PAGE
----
As our family members age, taking care of their financial and medical needs becomes increasingly important. Having conversations about the realities of aging early on can help ease the emotional stress that comes with it – providing a cushion for both you and your loved ones in case any conditions like dementia set in quickly down the line. With proactive planning and by utilizing the strategies listed below, families can ensure that their older loved ones are well-supported through this stage of life.
Understand Income and Expenses
Understanding an older loved one’s income and expenses is essential to ensure that bills are paid and checks are not bounced. In addition to looking at paper statements, find out what’s on autopay and if there are expenses that happen at various intervals (e.g., yearly subscriptions, quarterly donations). Then learn all about your loved one’s income– its source, and the amount. Knowing what money must go out and what their regular income is could help you plan to cover unexpected expenses when they appear.
Prepare for Large Expenses
It is estimated that people caring for their aging loved ones could lose more than $300,000 in wages and retirement funding. So, if you know you will be caring for a loved one, it is important to plan. Planning for your family’s large expenses and your aging loved one’s expenses can help reduce financial stress when the time comes.
If you plan to have your aging loved one live with you, you can claim them as a dependent if they make less than $4,400 per year. You may also qualify for a tax credit for in-home care services.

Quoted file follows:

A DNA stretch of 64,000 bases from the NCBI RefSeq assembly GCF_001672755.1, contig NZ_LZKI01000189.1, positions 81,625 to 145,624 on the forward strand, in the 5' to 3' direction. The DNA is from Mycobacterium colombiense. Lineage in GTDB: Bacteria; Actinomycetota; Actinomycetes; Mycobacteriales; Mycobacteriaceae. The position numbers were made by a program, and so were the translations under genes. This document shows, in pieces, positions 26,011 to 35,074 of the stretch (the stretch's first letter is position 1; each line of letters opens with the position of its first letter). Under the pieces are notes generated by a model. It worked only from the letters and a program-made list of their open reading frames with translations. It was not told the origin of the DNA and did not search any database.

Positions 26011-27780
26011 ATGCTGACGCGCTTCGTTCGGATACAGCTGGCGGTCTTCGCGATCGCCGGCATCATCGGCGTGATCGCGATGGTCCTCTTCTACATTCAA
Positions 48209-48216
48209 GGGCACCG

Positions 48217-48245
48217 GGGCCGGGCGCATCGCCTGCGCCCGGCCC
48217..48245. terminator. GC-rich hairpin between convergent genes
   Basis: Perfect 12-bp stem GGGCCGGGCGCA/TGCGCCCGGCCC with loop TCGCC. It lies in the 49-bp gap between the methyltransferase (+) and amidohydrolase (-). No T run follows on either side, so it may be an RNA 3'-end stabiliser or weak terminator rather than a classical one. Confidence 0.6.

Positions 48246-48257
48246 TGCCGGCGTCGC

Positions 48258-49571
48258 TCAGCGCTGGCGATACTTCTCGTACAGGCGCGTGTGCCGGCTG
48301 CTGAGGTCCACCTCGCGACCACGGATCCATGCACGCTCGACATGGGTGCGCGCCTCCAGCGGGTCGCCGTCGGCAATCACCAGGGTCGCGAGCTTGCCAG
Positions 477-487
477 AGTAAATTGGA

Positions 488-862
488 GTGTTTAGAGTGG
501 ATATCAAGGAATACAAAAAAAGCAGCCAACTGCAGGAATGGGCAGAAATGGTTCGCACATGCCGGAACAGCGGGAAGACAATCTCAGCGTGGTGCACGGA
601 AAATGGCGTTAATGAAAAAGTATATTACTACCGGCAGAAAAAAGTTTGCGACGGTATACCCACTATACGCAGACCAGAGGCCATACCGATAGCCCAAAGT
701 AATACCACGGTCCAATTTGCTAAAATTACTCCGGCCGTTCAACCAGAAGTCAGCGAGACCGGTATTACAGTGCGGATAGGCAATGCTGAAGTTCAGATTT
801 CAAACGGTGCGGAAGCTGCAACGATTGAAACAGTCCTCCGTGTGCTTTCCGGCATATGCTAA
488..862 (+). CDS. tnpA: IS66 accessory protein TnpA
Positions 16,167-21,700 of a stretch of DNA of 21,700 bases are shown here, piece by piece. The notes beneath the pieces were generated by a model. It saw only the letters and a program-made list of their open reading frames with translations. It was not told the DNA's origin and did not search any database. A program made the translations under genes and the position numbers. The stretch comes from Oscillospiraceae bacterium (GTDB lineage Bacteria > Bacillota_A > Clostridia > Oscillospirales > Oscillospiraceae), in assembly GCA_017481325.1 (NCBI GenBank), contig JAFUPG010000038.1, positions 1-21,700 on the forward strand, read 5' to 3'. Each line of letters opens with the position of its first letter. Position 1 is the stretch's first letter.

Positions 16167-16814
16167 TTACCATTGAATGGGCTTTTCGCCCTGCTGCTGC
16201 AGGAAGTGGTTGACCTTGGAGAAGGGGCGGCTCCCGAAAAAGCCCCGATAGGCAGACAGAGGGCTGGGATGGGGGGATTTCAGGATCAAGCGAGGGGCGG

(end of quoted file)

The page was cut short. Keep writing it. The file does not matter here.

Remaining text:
Execute a Power of Attorney
A power of attorney is a legal document that usually goes into effect when the principal can no longer make decisions for themselves and lasts until they pass away. There are two commonly used powers of attorney: the non-durable power of attorney, which deals with finances, and the medical power of attorney.
The financial power of attorney designates an individual as an agent to make financial decisions on behalf of the principal, who can no longer do so for themselves. This document can provide direction on what accounts a power of attorney can access and how they may be used.
A medical power of attorney grants the agent the same powers the principal would have had if they were still competent to make decisions about their healthcare for themselves.
Having these documents executed before someone begins to decline mentally makes the process easier because there does not need to be court intervention.
Finish the Process of Creating a Complete Estate Plan
Getting a complete picture of your loved one’s financial situation is essential for taking care of your loved one in the best way possible. An estate planning attorney can help you finish the job by creating the remaining documents your loved one needs to age as independently and securely as possible. Contact us today to discuss your needs and options; simply call our Minnesota elder law attorney at 763-244-2949 to schedule a consultation.